• Write staff notes of appreciation and describe what they have done to promote the program's goals and mission.
    • Acknowledge whole group accomplishments during staff meetings.
    • Celebrate when program goals are met (order in pizza, bring a special treat for the staff work room, etc.).
    • Revisit and discuss progress on program mission, goals, and objectives during each staff meeting.
    • Post the mission statement in prominent places (each classroom, the office, etc.) throughout the program and include it in staff and family handbooks.

    Your Program's Records

    Your advance preparation and planning can ensure the well-being of the children and families you serve. Take a moment to reflect on why documentation of those attending, working, and volunteering within your program is important. How does having the documentation listed below help ensure and promote well-being in your program? How might you communicate this with staff?

    One crucial role as a program manager is to make sure you have accurate and up-to-date records and documentation. Be sure your files contain:

    Documentation related to staffing and/or providers, such as: 

    • Employee’s health screenings
    • Employee’s required immunizations (including any documented exemptions)
    • Pre-employment reference checks
    • Statement of non-conviction or similar as required by your state licensing agency, along with annual updates
    • Employee’s education and experience
    • Driving records for all staff who transport children
    • Current background checks

    Whether employee, regular volunteer, or contractor, make sure you have a system in place to address uncompleted background checks. For example, staff, volunteers, or contractors whose background check is pending must work within line-of-sight of a cleared staff member and also wear identifying apparel that indicates line-of-sight supervision.

    Documentation related to regular, non-paid helpers, volunteers, or family child care providers' family members such as:

    • Statement of non-conviction or similar as required by your state licensing agency, along with annual updates
    • Reference checks for regular volunteers
    • Signed agreement forms for regular volunteers 
    • Immunization forms for regular volunteers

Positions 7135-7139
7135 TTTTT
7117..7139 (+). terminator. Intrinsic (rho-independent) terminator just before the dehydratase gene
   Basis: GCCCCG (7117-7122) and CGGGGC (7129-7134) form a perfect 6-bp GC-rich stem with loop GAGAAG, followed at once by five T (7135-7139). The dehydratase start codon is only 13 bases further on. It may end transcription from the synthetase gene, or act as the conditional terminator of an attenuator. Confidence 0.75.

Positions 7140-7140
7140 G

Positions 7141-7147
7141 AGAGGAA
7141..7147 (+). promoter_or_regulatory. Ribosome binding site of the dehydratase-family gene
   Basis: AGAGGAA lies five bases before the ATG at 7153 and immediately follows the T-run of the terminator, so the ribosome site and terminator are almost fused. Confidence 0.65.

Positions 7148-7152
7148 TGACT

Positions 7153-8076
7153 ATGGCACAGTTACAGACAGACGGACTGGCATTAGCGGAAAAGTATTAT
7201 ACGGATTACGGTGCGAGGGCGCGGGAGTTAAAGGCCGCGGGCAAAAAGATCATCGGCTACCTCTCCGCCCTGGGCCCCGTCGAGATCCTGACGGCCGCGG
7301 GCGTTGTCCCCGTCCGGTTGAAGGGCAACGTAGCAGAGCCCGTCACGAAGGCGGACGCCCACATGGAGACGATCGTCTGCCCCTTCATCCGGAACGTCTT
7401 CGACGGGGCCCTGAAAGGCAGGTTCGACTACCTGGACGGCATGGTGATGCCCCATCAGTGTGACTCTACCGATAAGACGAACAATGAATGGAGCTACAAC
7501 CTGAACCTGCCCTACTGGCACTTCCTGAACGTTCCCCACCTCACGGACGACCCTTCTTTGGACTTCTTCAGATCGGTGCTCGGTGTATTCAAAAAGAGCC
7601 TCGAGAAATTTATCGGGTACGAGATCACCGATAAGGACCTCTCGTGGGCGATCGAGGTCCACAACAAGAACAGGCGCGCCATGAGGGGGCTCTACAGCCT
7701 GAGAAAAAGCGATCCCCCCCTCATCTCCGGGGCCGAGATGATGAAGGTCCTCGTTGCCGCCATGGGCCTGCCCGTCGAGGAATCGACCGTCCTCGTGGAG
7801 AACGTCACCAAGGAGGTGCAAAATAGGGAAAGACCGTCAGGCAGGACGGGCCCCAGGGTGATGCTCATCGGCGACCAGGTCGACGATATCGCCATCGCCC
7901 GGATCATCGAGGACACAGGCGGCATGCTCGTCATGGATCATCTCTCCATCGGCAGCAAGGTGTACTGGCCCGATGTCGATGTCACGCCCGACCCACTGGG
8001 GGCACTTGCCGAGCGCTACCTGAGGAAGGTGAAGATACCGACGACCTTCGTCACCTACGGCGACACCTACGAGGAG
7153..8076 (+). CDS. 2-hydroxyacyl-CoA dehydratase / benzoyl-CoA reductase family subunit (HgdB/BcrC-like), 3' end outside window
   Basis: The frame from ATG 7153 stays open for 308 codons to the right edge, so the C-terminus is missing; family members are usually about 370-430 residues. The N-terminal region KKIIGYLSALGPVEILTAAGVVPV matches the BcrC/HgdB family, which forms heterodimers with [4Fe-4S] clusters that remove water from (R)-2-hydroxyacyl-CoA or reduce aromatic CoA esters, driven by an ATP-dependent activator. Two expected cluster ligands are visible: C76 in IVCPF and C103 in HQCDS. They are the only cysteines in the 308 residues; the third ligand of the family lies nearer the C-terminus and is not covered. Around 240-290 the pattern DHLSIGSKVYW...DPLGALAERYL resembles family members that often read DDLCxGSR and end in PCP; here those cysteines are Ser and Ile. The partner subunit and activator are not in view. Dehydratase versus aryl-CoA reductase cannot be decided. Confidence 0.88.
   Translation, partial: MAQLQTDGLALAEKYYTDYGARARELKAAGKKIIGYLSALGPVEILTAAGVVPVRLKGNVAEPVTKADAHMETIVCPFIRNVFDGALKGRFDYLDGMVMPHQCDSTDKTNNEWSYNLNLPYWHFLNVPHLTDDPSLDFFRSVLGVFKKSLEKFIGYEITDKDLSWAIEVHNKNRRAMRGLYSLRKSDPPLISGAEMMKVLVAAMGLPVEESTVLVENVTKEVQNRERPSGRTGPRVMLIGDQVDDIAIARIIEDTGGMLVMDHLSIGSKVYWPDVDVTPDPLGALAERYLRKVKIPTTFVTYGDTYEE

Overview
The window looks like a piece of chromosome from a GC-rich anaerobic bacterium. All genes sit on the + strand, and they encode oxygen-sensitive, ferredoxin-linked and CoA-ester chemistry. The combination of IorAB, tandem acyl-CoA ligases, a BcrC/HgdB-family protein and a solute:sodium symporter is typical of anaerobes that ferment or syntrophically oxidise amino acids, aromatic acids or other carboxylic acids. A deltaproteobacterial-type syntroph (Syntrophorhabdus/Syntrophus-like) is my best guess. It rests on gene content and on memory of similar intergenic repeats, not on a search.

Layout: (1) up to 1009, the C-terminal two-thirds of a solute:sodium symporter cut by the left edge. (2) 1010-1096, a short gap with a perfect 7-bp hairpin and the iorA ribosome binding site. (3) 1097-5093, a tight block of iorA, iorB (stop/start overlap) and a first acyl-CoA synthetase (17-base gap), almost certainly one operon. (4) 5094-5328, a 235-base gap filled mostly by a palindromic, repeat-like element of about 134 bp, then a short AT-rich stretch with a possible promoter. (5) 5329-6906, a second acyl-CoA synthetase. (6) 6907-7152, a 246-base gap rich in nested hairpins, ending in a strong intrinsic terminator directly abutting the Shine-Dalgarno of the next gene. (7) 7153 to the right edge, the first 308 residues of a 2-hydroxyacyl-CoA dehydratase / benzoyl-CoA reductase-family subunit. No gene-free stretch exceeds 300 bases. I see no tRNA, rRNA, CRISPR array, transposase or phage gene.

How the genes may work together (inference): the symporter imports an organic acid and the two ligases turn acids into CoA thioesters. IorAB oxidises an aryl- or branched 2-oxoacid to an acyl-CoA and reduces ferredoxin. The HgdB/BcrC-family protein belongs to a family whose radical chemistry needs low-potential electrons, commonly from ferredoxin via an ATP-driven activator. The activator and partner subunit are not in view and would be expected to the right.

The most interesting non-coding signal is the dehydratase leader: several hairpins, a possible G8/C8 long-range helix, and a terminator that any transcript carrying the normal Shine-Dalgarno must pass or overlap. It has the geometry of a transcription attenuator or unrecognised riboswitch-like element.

• Current background checks
    • Daily visitor sign in log

    Documentation related to contractors (for example, contracted camp staff):

    • Contractor agreements
    • Statement of non-conviction or similar as required by your state licensing agency, along with annual updates
    • Current and completed background checks for contractors

    Documentation related to your program, such as:

    • Daily attendance records
    • Sample plan of program activities or daily lesson plan
    • Findings and remedies from any recent inspection reports, for example:
      • Safety inspection documentation, including documentation of any remedies resulting from inspections
      • Health and sanitation inspection documentation, including documentation of any remedies resulting from inspections
      • Playground inspections, including documentation of any remedies resulting from annual inspections

    Fire-related documentation, such as:

    • Fire evacuation plans, including posted primary and secondary routes
    • Fire drills include methods to account for all persons and to note deficiencies for correction, such as lack of complete and safe evacuation.
    • Fire inspections, including monthly inspections and fire drill documentation, including documentation of any remedies resulting from inspections
    • Documentation that fire drills vary and do not occur at the same time of day or evening each month

    Documentation related to those enrolled in your program, such as:

    • List of the names, addresses, and birth date of each child enrolled in your program
    • Updated list of parents’ or guardians’ names, addresses, telephone numbers and places where they can be reached in an emergency
    • Annual sign-off or update from guardian regarding accuracy of information in their child’s information file 
    • A list of the names and addresses of people authorized to pick up children from your program, and a system in place to ensure release occurs only from authorized individuals 
    • Children’s health records, including current immunization records and their updates
    • Informed, written consent (as appropriate) from enrolled children and youth, and their
      parents or legal guardians, prior to recording, photographing, or filming. Rather than obtaining consent each time, instead consent could be provided at registration and maintained in program records or files. Consents should be reviewed and updated annually.